News — February 28, 2022 – YouTube videos are the popular choice for online information about Botox and soft tissue fillers – but these videos have ongoing issues with the quality of the information provided, reports a study in the March issue of Plastic and Reconstructive Surgery®, the official medical journal of the American Society of Plastic Surgeons (ASPS).
Physician-produced videos are a better source of information than patient-based videos, according to new research led by ASPS member surgeon Robert D. Galiano, MD, of Northwestern University Feinberg School of Medicine. , Chicago, and colleagues. Dr. Galiano comments: “Our study shows the need to improve the quality of YouTube videos related to cosmetic injectables, and plastic surgeons – already the most frequent contributors to online videos – are the most qualified to meet this need. “
Patient-created videos ‘shouldn’t be recommended’ for information on injectables
The administration of “injectables” is the most common minimally invasive cosmetic procedure performed by plastic surgeons. According to SSPA statistics, injection of Botulinum toxin type A (better known by the brand name Botox) was performed more than 4.4 million times in 2020, while injection of hyaluronic acid and other dermal fillers has been performed over 3.4 million times.
The explosive popularity of these procedures is largely due to social media and other platforms. In particular, YouTube has become an increasingly important source of online health information. YouTube videos provide “a unique opportunity for plastic surgeons to educate thousands of patients in a comprehensive and widely accessible way,” write Dr. Galiano and colleagues.
What is the quality of online information sources provided on cosmetic injectables? Researchers searched Google and YouTube to identify top-ranked websites and videos providing information about botulinum toxin type A and soft tissue fillers.
The analysis included 95 YouTube videos: 50 on soft tissue fillers and 45 on the type of botulinum toxin. Forty-seven percent of the videos were provided by plastic surgeons and other physicians, 6% by other healthcare professionals, 24% by patients, and 22% by other sources, such as media outlets. news, online magazines and social media influencers.
For each video and website, the quality of information was assessed using three standard tools and a new content score. Consistent with previous studies of online health information, the quality of the videos showed room for improvement. According to the four measures, the videos did not meet more than half of the quality criteria.
The quality also varied depending on the source of the videos. Videos created by physicians, non-physician healthcare professionals, and other sources such as news media had significantly higher quality scores than patient-focused videos. When it comes to content, patient-based videos only met about 40% of the quality criteria, compared to 55% for doctor-based videos.
Although direct comparisons were difficult, the websites identified on Google search offered higher quality information than YouTube videos. Content scores were around 60% for injectable websites versus less than 40% for videos. Still, YouTube videos were more popular, averaging around 16,000 views per month, compared to less than 4,000 views per month for websites.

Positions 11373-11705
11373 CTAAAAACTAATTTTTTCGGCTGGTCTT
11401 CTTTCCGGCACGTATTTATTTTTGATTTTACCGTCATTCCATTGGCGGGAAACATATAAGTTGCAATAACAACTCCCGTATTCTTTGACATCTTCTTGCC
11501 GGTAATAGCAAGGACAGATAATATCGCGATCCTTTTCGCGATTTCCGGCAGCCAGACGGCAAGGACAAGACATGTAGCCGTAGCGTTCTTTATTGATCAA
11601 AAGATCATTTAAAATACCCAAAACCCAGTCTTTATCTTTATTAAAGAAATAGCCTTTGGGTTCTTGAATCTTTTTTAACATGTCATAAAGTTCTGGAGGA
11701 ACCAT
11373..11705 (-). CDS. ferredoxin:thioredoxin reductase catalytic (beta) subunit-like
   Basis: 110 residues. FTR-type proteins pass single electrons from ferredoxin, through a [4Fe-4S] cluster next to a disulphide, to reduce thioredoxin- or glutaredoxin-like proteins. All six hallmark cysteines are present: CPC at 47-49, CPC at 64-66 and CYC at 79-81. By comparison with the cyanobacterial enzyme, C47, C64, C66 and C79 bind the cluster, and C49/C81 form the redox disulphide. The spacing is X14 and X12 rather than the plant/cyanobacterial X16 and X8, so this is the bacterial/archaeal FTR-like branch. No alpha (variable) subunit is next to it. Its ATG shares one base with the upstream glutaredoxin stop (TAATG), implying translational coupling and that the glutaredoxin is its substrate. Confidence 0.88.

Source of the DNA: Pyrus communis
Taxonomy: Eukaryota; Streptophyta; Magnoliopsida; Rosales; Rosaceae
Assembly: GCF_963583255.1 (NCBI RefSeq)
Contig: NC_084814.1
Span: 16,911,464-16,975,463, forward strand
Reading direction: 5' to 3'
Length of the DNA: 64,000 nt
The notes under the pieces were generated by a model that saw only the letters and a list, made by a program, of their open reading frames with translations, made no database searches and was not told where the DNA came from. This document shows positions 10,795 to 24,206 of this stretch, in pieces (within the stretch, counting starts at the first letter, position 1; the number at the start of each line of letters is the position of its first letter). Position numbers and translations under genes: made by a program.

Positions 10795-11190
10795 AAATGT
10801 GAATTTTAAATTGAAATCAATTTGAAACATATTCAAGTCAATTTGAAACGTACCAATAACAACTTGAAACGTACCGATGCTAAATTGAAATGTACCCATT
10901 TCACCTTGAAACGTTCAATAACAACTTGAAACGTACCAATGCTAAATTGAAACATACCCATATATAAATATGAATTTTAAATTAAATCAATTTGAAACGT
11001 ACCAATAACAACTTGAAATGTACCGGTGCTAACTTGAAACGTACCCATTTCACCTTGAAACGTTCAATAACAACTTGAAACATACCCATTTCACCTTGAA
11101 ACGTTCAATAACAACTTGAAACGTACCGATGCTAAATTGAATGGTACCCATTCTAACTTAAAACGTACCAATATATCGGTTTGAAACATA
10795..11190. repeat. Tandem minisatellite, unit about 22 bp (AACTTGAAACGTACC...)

The results show that videos created by doctors provide more reliable information – similar to those created by other medical professionals as well as influencers, news channels and magazines. “By comparison, patient-created videos are of lower quality,” adds Dr. Galiano. “These patient-based videos, on YouTube or elsewhere, should not be recommended as sources of information about Botox or soft tissue fillers.”
YouTube’s popularity helps plastic surgeons understand where to focus their online presence – practice websites may not be as influential as videos. Dr. Galiano and his colleagues conclude, “YouTube can serve as an incredible asset for plastic surgeons to reach patients in a way that has never existed before, which comes with the responsibility to provide accurate, comprehensive and understandable.”
Click here to read “Websites vs. Videos: Which Provides Better Patient Information? A Comparative Analysis of the Quality of YouTube Videos and Websites for Cosmetic Injectables”
Plastic and Reconstructive Surgery® is published in Wolters Kluwer’s Lippincott portfolio.
On Plastic and Reconstructive Surgery
For more than 75 years, Plastic and Reconstructive Surgery® (http://www.prsjournal.com/) has always been the excellent reference for any specialist who uses plastic surgery techniques or works in collaboration with a plastic surgeon. The official journal of the American Society of Plastic Surgeons, Plastic and Reconstructive Surgery® brings subscribers up-to-date reports on the latest techniques and follow-up for all areas of plastic and reconstructive surgery, including breast reconstruction, experimental studies, maxillofacial reconstruction, hand and microsurgery, burn repair and cosmetic surgery, as well as news on medico-legal issues.
About the ASP
The American Society of Plastic Surgeons is the largest organization of board-certified plastic surgeons in the world. Representing more than 7,000 physician members, the society is recognized as a leading authority and source of information on aesthetic and reconstructive plastic surgery. ASPS comprises over 94% of all board-certified plastic surgeons in the United States. Founded in 1931, the society represents physicians certified by the American Board of Plastic Surgery or the Royal College of Physicians and Surgeons of Canada.
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